Carolyn Stone recently posted..You’re too soft! You’re too harsh! When Parents Can’t AgreeMy Profile

    • Hi Carolyn –
      Thanks for your reply. It is so sad to see the silo mentality in healthcare. I try very hard to be noticed by local pediatricians, obs and PCPs and it is an uphill battle. I think it is not much to ask to be on a referral list of known mental health professionals. It would help patients tremendously.
      Kathy Morelli recently posted..Share Your Story – Ann Kirchner’s Birth Trauma and Postpartum Depression StoryMy Profile

      • My OB gave me the name of one therapist when my depression was recognized. I went home, called her and found out she was booked for THREE MONTHS! I finally found someone on my own, but the bottom line is that Kathy, you are so right…there NEEDS to be a list of mental health professionals who are qualified to work with perinatal mental health available to every OB and midwife!

      • My OB gave me the name of one therapist when my depression was recognized. I went home, called her and found out she was booked for THREE MONTHS! I finally found someone on my own, but the bottom line is that Kathy, you are so right…there NEEDS to be a list of mental health professionals who are qualified to work with perinatal mental health available to every OB and midwife!

  • Oh, my heart just goes out to women who suffer so much and are ignored. I was lucky, I recognized the signs of PPD immediately and asked for Zoloft before I left the hospital with my newborn. Even so, I was told that there’s no way I could know I had PPD because my hormones hadn’t regulated yet. “True,” I replied, “But I know my depression and this is it.” I’m so glad this site and others are out there to help new mothers take care of themselves.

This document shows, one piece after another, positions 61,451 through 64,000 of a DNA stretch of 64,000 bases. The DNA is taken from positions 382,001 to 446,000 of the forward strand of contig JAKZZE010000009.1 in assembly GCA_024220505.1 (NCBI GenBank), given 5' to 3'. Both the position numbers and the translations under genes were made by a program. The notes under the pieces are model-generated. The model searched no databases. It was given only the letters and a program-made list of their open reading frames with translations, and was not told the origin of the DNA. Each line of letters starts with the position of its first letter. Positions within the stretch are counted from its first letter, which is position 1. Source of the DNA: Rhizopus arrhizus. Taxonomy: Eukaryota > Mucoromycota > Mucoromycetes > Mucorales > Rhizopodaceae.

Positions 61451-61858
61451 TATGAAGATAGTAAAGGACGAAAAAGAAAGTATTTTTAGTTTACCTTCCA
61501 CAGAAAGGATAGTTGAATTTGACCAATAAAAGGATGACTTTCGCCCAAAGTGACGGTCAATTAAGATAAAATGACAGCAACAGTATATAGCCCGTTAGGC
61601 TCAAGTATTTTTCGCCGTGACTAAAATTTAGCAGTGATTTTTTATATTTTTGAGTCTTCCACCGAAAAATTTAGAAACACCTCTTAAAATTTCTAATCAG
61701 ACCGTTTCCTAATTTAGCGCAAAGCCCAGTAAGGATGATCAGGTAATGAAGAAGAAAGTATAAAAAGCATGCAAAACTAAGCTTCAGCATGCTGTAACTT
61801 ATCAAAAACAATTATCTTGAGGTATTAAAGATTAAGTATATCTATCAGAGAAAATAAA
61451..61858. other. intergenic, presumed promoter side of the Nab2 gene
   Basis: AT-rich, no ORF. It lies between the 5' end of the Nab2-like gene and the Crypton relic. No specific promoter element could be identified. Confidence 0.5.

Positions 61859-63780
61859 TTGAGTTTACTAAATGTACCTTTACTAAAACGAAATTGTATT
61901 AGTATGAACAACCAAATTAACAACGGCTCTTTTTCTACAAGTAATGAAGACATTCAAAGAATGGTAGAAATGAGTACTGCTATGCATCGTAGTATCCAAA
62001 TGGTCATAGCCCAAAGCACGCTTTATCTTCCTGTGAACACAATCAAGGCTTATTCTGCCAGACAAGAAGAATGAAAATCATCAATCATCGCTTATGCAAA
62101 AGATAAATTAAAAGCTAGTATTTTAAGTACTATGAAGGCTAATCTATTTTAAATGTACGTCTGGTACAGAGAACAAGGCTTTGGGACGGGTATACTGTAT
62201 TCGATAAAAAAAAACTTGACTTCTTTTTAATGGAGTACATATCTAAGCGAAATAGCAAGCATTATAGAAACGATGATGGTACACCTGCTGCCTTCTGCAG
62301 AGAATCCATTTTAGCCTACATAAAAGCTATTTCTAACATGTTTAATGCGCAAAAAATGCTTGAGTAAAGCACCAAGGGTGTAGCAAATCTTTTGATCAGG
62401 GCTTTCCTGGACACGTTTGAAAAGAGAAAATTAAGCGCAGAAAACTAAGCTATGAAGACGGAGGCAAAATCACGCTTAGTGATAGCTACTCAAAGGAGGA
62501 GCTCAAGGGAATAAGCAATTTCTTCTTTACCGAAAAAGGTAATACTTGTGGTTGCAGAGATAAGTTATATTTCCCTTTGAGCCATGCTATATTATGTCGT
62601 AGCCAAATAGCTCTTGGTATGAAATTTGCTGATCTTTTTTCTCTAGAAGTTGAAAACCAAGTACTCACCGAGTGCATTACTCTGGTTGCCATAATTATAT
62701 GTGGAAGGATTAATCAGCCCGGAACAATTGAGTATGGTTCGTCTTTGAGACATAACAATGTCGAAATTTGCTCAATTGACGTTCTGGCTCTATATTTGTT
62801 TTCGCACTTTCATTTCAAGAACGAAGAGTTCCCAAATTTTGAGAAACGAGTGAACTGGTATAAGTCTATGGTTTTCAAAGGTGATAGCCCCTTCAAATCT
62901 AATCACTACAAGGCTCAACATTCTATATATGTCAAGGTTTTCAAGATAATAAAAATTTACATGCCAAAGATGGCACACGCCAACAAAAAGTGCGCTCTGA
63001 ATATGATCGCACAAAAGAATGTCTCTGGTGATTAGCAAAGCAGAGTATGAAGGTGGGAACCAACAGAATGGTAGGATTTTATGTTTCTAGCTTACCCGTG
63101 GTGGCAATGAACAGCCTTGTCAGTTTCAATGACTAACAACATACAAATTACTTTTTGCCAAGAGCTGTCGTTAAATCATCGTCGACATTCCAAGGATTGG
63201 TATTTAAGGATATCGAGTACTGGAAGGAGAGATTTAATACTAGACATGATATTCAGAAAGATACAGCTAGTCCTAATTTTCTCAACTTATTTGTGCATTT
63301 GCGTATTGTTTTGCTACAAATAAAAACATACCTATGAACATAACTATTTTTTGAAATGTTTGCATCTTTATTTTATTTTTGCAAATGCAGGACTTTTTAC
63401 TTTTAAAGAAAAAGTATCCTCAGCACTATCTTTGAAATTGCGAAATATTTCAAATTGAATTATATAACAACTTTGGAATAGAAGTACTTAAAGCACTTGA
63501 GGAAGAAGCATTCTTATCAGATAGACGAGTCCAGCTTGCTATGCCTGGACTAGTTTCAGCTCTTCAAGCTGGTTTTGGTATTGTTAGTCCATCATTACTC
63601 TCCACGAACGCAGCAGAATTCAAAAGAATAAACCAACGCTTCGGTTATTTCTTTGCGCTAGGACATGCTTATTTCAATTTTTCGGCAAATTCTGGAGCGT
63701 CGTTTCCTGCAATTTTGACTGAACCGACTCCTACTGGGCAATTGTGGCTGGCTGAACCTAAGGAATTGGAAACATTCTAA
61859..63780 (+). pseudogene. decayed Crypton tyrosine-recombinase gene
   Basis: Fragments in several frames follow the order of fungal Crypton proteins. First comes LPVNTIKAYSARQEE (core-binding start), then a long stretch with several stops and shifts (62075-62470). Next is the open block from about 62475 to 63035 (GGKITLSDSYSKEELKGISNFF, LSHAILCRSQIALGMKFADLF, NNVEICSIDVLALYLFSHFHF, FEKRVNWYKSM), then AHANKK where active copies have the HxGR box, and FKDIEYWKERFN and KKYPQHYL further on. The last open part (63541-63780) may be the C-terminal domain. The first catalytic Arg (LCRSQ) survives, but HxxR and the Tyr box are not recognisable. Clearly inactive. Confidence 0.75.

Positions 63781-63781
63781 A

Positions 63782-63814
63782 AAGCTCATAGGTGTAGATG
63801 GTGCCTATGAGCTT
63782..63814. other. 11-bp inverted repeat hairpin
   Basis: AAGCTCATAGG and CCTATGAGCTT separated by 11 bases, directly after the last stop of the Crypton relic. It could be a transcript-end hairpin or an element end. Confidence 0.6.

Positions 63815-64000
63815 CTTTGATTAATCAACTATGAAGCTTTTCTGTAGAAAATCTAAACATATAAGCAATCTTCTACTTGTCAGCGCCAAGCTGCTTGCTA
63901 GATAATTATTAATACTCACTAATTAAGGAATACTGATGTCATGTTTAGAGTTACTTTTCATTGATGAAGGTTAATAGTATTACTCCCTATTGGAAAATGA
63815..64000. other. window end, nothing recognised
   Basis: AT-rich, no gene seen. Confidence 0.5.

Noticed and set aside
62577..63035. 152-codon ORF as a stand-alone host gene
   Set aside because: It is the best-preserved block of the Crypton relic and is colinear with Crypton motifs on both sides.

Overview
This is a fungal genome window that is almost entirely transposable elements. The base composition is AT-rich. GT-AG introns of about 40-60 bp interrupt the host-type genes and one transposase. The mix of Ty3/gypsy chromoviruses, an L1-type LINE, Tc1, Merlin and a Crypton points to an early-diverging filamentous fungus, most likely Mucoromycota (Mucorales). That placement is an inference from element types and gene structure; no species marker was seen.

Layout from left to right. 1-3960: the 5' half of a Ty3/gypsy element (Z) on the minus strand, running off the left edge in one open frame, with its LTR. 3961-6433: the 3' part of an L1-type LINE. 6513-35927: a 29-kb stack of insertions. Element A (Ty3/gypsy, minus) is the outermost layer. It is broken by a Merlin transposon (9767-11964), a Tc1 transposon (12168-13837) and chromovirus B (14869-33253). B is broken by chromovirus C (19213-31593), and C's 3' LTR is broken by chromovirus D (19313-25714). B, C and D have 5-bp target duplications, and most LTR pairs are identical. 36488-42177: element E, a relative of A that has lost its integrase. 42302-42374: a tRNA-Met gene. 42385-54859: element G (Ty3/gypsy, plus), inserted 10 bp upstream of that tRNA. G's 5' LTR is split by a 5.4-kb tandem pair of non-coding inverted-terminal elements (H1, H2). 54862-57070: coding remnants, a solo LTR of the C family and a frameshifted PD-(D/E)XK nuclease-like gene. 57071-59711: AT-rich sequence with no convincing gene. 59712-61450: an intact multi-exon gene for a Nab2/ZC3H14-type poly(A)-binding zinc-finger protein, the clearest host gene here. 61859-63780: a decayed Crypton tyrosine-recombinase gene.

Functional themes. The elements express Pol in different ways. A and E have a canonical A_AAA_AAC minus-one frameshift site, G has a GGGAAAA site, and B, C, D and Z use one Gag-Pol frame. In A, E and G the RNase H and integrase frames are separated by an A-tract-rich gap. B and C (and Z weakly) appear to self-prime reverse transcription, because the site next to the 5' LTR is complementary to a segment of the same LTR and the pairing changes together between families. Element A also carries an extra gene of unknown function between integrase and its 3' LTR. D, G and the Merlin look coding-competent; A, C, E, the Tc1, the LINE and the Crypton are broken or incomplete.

• Hi Colleen – My goodness what an empowering story. You really know how to advocate for yourself. It is so sad, as most women dont know what depression feels/looks like and would not have the personal power to ask for they believed in, especially after a healthcare provider resists.

  • Dear Kathy,

    I love the idea of this new Share Your Story series. It is very important to educate the public about postpartum mood and anxiety disorders and the focus on trauma in this article is a sorely neglected aspect of this problem. I have worked with many women who experienced traumatic pregnancies or deliveries and felt shame and guilt about their suffering because they were “supposed to be” happy about their new babies.

    Thanks to Ann for sharing her story. I am inspired by her courage and ability to transform a painful experience into a lifelong mission to help others who are suffering.

    Namaste,
    Andrea

  • Hi Kathy,

    I love your idea for this new Share Your Story series. Educating the public about postpartum mood and anxiety disorders (PMAD) is so important and this way of conveying the information has a much more powerful impact than facts and figures. I am also glad that Ann emphasized the impact of a traumatic delivery on mood and bonding because so many women feel shame about having such a hard time when they are “supposed to be” happy.

    Ann’s story is inspirational and hopefully will encourage others to get the help they need.

    Warmly,
    Andrea

  • Laurie Kirchner:

    Hello Ann ,

    I think we might be related. Ithink that was very brave of you to share your story with everyone . You are a true inspiration to everyone. Your story was very moving ,powerful and very informative , so it will help people get the right help they need, Stay positive.Your baby Logan is adorable .Keep up the good work.

    Warmly,

    Laurie